While Java paved the way in 1995 and Sun spent much of its energy adapting Java for servers, a host of other software options for building rich Internet applications sprang up in the meantime. JavaFX is Sun's bid to take on Adobe Systems' Flash and AIR and Microsoft's newer arrival, Silverlight, along with JavaScript and its more sophisticated cousin Ajax. From the JavaFX site, here is a gallery of sample code and projects.

Friday, December 5, 2008

Photo Friday

Changing Weather
Chicago, Illinois
Watching the clouds build up over Lake Michigan

Thursday, December 4, 2008

NIU Visit on December 11th

We are continuing our efforts to get our students excited and exposed to post high school educational opportunities! As a result we will be hosting a in-house college visit from Northern Illinois University.

On Thursday December 11, 2008 (between 4-6pm) a representative from Northern Illinois University will be visiting Cabrini Connections to provide a variety of information about the university, financial aid assistance, athletics, and any and all questions that the group may have.

This opportunity is taking place on Thursday before the tutoring/mentoring session but it is open to any and all students, volunteers, and staff who would like to attend. This is another great opportunity for the Cabrini Connections’ program, so please attend and be prepared with questions!

Wednesday, December 3, 2008

Congrats Sean Mayfield!

Tech Club's own Sean Mayfield was elected by a group of his peers to be on the Youth Leadership Council.

Great job, Sean!!

For details on the election and the other student representatives, I'll send you over to Chris' post.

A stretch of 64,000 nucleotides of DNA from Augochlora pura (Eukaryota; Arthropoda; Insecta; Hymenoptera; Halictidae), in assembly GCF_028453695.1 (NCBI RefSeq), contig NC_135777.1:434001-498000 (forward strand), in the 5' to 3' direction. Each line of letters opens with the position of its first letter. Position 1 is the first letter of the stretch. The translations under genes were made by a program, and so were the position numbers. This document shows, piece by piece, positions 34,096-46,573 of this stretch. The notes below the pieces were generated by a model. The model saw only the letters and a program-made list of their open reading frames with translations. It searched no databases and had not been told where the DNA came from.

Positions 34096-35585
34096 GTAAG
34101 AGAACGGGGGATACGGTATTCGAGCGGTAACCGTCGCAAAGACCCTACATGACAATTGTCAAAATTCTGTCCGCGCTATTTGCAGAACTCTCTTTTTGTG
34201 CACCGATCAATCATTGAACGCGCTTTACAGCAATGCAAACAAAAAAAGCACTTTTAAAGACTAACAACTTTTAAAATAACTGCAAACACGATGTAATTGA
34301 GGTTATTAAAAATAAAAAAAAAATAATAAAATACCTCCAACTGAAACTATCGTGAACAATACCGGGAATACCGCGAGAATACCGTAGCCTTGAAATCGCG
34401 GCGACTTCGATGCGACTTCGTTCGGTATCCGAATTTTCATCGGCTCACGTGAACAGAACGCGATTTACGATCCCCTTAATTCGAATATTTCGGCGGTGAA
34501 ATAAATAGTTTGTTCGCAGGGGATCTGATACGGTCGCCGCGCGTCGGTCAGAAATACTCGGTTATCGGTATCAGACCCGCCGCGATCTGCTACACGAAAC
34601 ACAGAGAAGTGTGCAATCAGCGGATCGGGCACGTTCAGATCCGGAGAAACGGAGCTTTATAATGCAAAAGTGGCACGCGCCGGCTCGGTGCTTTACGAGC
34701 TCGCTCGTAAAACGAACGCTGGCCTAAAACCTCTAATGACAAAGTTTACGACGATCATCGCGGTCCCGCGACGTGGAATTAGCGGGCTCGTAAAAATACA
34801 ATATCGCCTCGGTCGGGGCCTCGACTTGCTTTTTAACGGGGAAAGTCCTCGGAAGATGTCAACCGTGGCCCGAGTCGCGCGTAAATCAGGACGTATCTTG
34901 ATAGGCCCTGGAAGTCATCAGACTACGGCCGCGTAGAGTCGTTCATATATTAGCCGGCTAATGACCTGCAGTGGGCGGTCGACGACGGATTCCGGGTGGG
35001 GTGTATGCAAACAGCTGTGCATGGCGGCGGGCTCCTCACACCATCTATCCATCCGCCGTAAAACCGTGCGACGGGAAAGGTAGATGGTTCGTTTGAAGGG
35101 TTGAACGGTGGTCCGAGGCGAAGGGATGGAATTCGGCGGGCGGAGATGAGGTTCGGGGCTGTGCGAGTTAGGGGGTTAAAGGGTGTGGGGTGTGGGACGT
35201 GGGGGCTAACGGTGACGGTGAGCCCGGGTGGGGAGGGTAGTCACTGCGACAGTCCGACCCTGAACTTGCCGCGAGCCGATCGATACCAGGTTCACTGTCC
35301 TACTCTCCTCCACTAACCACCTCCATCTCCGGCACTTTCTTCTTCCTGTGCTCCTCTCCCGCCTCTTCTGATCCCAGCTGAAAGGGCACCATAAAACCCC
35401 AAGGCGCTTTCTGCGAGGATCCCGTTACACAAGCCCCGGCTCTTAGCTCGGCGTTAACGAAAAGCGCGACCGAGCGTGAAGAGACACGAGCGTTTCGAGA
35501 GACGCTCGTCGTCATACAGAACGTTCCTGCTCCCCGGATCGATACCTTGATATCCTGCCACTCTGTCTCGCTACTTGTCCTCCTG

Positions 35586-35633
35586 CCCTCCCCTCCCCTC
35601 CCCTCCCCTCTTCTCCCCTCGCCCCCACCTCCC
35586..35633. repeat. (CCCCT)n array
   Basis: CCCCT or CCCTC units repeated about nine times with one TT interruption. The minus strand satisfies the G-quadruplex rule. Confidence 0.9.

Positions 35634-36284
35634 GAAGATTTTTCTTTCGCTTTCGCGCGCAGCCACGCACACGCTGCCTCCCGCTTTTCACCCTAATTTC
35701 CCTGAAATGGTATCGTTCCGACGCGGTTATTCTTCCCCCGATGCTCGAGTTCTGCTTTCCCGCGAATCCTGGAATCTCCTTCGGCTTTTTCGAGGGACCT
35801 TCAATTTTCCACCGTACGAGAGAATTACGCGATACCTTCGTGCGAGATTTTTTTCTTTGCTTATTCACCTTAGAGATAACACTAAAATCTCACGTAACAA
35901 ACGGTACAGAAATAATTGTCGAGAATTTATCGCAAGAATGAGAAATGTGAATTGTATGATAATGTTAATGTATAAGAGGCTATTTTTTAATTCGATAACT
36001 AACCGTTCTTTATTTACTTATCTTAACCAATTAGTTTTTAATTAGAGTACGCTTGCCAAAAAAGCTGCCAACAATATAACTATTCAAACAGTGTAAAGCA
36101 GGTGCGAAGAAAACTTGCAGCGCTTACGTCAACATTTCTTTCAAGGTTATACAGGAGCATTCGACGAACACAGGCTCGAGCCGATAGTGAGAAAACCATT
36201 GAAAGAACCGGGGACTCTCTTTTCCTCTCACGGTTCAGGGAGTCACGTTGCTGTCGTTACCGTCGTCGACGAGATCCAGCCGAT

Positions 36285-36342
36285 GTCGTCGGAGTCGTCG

Tuesday, December 2, 2008


Staying awake at night concerned that asteroids might be hurtling towards the Earth, obliterating life as we know it? Well, fear no more. Thanks to the smart folks at the University of Hawaii's Institute for Astronomy and MIT's Lincoln Lab, Pan-STARRS is looking out for us.

The Panoramic Survey Telescope and Rapid Response System (Pan-STARRS) is the world's largest digital camera, and it's to be used to keep an eye out for asteroids heading towards Earth. This 1400 megapixel camera sits atop Mount Haleakala in Maui Island, Hawaii, and will scan the skies looking for rogue objects approaching Earth at a trajectory that's a little too close for comfort.

Finding moving objects isn't the only objective of this project: another focus is its ability to map very large areas of sky to great sensitivity thus producing the deepest and most complete survey of the Solar System so far.

Again, to all Tech Club denizens and others who have an interest in science, astronomy, or space exploration, here's another example of how your passion can translate into a career. Not only are people needed to think of and design these types of tests, but computer programmers are also needed to develop the software necessary to run the instruments to perform the scientists' tests.